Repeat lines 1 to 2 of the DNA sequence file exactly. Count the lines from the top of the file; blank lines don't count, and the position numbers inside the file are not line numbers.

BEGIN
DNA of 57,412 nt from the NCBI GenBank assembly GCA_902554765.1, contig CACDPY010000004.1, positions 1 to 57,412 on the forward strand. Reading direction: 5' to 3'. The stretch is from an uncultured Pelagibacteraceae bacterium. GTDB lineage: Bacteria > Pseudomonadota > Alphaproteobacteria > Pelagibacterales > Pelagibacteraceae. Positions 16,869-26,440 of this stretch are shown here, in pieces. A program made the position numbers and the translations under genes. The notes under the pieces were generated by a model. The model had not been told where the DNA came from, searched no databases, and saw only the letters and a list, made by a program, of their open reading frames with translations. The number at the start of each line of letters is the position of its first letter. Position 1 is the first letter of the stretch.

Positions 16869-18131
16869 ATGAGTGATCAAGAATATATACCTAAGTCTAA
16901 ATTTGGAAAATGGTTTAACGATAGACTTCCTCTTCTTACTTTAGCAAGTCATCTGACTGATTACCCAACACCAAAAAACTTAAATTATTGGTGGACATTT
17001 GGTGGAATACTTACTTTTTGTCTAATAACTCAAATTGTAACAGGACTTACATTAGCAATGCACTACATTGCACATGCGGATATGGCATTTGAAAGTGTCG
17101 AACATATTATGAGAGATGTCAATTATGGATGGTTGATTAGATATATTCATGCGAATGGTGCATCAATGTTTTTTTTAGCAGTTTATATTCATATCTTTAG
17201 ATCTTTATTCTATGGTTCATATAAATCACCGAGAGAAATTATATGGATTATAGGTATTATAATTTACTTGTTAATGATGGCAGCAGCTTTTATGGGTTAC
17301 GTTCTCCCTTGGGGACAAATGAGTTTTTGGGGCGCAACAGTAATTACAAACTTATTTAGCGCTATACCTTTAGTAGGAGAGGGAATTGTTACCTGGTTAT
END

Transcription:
DNA of 57,412 nt from the NCBI GenBank assembly GCA_902554765.1, contig CACDPY010000004.1, positions 1 to 57,412 on the forward strand. Reading direction: 5' to 3'. The stretch is from an uncultured Pelagibacteraceae bacterium. GTDB lineage: Bacteria > Pseudomonadota > Alphaproteobacteria > Pelagibacterales > Pelagibacteraceae. Positions 16,869-26,440 of this stretch are shown here, in pieces. A program made the position numbers and the translations under genes. The notes under the pieces were generated by a model. The model had not been told where the DNA came from, searched no databases, and saw only the letters and a list, made by a program, of their open reading frames with translations. The number at the start of each line of letters is the position of its first letter. Position 1 is the first letter of the stretch.

Positions 16869-18131